<< Previous Next >>

drosera rotundifolia

drosera rotundifolia
Photo Information
Copyright: Catalin Josan (methos) Gold Star Critiquer/Gold Star Workshop Editor/Gold Note Writer [C: 213 W: 51 N: 281] (1189)
Genre: Plants
Medium: Color
Date Taken: 2007-04-26
Categories: River
Camera: Canon EOS Rebel XTi, Sigma 150mm F2.8 APO Macro DG HSM, HOYA 72mm UV
Exposure: f/9.0, 1/160 seconds
More Photo Info: [view]
Photo Version: Original Version
Date Submitted: 2007-04-26 10:55
Viewed: 4093
Points: 4
[Note Guidelines] Photographer's Note
Hi everybody,
For today a representative of one of my favorite group of plants: carnivorous.
This is a Drosera Rotundifolia.
# Drosera, from the Greek, droseros (droseros), "dewy, watery"
# rotundifolia, from the Latin, rotundus, "round, spherical" and folius, "leaf"; hence "round leaf"
# Common Name, from the shape of the leaf
# Other common names include: Common Sundew, Dew Plant, Red Rot, Round-leaved Sundew,

* An insectivorous, short-lived herbaceous perennial of open bogs.
* Leaves a basal rosette. Blades round, depressed, and lying flat on ground; ¼"-½" long and as wide or wider. Upper surface of blades covered with reddish, glandular hairs tipped with a sticky, glutinous secretion resembling a dewdrop that traps insects, hence its name. Petioles ¾"-2" long and covered with sticky hairs.
* Roots usually shallow (less than 2½"), consisting of a taproot, functional for less than a year, replaced by mostly horizontal adventitious roots with a few root hairs.
* Flower structure a one-sided raceme, with 2-15 flowers on a 2"-10" long stalk . There may be one to seven racemes per rosette.flowers which only open in the sunshine. Flower-stems erect, slender, 2 to 6" high, at first coiled inward bearing a simple raceme, which straightens out as flowers expand; these are very small and white, appearing in summer and early autumn.
o Sepals 5, 4mm-5mm
o Petals 5, white to pink; longer than sepals
o Stamens 5; shorter than petals
o Pistils of 3 styles
* Fruit a capsule with numerous small seeds.
* Seed tiny, light brown, and shiny, with fine lines; only about 1mm long.
* Compensates for the low available nutrients in its habitat by catching and digesting insects. Insects are caught with the sticky glandular leaf hairs, the leaf then folding around the prey. The hairs secrete proteolytic enzymes which digest the insect and enable the plant to absorb nutrients through its leaves. Insect capture is generally believed to enhance growth and reproduction. It is significantly correlated with total leaf number, number of new leaves formed, and total leaf area. The benefits of insectivory may be site dependent; sundew may benefit most from insect capture on the most nutrient-poor sites.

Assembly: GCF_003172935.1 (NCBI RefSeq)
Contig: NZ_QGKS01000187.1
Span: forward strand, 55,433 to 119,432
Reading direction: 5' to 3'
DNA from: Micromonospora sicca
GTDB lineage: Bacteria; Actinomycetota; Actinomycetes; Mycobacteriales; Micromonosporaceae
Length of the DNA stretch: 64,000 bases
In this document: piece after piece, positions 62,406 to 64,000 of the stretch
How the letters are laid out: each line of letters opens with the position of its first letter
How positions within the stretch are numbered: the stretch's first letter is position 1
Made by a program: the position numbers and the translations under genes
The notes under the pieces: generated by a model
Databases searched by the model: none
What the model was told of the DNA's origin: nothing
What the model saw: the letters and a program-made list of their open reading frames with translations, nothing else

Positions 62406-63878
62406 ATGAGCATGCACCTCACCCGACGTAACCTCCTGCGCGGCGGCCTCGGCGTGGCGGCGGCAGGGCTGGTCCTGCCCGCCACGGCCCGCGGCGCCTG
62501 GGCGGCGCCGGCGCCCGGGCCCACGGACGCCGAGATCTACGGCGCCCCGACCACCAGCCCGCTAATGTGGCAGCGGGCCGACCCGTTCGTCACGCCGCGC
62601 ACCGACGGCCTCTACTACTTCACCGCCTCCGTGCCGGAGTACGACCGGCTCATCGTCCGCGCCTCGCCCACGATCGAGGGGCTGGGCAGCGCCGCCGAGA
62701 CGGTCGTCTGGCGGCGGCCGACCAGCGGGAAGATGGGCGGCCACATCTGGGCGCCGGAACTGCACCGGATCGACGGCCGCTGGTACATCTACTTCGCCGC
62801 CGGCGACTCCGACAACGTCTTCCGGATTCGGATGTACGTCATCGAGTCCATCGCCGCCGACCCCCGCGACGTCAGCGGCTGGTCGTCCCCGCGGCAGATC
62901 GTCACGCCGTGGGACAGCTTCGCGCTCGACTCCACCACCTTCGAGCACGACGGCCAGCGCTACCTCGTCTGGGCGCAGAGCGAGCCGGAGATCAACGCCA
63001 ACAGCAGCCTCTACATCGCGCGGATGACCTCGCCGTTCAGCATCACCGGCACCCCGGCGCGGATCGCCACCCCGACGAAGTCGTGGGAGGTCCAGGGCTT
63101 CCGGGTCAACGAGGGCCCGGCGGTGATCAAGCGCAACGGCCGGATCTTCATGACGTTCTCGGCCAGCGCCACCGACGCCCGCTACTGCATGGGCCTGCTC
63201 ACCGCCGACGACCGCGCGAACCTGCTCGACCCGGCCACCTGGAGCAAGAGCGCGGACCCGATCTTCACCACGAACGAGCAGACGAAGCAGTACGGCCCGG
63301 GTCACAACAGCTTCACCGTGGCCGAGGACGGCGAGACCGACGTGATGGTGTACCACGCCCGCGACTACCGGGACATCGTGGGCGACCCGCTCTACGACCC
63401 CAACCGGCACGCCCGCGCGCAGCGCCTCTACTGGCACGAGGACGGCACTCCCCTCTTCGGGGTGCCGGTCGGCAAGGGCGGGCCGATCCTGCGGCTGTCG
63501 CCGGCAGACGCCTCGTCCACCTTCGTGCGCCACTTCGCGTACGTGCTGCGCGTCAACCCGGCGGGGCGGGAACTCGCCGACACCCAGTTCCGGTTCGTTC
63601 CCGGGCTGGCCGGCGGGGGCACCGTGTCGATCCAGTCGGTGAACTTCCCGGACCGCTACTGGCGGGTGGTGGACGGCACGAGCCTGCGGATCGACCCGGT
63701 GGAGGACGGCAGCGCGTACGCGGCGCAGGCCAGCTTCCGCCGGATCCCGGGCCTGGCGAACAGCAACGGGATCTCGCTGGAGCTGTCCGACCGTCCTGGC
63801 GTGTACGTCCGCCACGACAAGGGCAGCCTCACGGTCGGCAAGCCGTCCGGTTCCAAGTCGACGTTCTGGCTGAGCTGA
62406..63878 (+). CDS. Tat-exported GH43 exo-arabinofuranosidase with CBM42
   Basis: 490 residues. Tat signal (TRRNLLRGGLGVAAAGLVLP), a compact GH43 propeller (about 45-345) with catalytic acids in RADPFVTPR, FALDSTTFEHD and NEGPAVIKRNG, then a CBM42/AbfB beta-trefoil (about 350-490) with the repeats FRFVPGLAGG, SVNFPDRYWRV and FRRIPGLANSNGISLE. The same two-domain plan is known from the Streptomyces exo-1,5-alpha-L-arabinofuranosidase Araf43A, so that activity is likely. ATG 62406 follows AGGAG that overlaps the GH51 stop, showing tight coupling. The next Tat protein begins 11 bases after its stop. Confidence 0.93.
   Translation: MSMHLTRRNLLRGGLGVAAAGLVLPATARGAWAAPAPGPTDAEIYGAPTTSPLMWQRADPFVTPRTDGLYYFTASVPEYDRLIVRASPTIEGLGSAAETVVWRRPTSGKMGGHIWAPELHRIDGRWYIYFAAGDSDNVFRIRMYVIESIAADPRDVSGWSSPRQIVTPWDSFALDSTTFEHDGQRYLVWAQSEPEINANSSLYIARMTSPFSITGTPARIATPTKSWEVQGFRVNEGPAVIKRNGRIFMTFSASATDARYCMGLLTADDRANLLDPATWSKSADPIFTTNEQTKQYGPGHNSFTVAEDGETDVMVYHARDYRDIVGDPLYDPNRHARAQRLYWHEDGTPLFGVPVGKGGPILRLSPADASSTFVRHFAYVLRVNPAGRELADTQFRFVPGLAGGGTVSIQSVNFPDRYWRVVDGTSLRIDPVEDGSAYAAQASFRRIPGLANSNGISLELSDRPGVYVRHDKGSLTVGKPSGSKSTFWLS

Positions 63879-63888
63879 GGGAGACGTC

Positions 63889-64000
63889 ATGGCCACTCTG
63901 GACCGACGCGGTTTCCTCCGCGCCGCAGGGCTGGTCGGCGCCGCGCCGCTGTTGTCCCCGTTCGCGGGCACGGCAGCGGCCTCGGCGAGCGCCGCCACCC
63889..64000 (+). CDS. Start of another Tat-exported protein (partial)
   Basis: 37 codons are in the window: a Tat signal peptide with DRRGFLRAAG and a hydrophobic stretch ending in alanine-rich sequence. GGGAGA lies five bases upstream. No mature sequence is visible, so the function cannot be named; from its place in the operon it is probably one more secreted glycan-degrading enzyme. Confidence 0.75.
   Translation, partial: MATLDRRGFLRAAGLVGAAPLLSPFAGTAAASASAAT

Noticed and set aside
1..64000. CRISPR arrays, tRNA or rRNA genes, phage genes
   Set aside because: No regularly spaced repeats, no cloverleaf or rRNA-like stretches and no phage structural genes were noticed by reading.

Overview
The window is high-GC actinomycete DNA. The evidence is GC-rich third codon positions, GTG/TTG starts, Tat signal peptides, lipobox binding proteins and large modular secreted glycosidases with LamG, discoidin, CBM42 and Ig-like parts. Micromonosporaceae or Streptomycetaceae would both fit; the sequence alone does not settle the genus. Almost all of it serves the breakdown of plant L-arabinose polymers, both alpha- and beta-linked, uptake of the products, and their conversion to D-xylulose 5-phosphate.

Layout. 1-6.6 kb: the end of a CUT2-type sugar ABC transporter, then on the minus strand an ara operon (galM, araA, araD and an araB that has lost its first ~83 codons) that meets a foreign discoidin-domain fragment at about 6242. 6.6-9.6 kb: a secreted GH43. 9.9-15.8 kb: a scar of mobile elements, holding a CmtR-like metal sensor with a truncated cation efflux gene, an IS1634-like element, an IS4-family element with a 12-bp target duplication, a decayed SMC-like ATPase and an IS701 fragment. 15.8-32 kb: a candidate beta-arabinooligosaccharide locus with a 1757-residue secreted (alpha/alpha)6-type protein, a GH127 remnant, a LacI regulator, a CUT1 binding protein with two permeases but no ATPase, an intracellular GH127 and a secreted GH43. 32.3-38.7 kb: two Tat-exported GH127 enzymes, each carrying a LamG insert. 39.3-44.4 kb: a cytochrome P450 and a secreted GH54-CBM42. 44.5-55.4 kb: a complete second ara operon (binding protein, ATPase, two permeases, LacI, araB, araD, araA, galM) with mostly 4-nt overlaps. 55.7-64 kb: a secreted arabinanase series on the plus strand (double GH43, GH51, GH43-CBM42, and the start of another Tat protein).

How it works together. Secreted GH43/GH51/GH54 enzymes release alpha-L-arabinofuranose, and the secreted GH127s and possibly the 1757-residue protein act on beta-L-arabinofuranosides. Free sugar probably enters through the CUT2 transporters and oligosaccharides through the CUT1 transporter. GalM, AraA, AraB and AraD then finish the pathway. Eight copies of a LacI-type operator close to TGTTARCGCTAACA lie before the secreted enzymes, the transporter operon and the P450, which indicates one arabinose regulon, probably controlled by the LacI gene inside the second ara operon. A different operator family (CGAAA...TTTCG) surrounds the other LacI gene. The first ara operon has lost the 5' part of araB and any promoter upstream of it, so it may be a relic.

* This secretion is most abundant when the sun is at its height. These hairs are very sensitive, they curve inward slowly and catch any insects which alight on them; the fluid on the points also retains them. After an insect has been caught, the glandular heads secrete a digestive fluid which dissolves all that can be absorbed from the insect. It has been noted that secretion does not take place when inorganic substances are imprisoned.


In the UK, it is a protected wild flower and therefore it is a criminal offence to remove all or part of one of these plants from the wild.

In North America, the roundleaf sundew is considered endangered in the U.S. states of Illinois and Iowa, exploitably vulnerable in New York and threatened in Tennessee.

Medicinal Properties

Drosera rotundifolia plant extracts show great efficacy as an anti-inflammatory and anti-spasmodic, more so than D. madagascariensis, as a result of the flavinoids such as hyperoside, quercetin and isoquercetin, but not the naphthoquinones present in the extracts. The flavinoids are thought to affect the M3 muscarinic receptors in smooth muscle, causing the antispasmodic effects. Ellagic acid in D. rotundifolia extracts has also been shown to have anti-angiogenic effects

Hope you like it!

PS this is also to celebrate my new lens :D

LordPotty, aprilush, herve1993 has marked this note useful
Only registered TrekNature members may rate photo notes.
Add Critique [Critiquing Guidelines] 
Only registered TrekNature members may write critiques.
You must be logged in to start a discussion.

Critiques [Translate]

Interesting shot of these Sundews Catalin.
I can appreciate how difficult it must have been to get the focus right,with all the spiky bits.
I see you've caught a wee bug there too.
Good shot,and a great note.
Thanks for posting.

Bonjour Catalin,
Magnifique photo de cette espèce très originale et emblématique de milieux très fragiles.

Calibration Check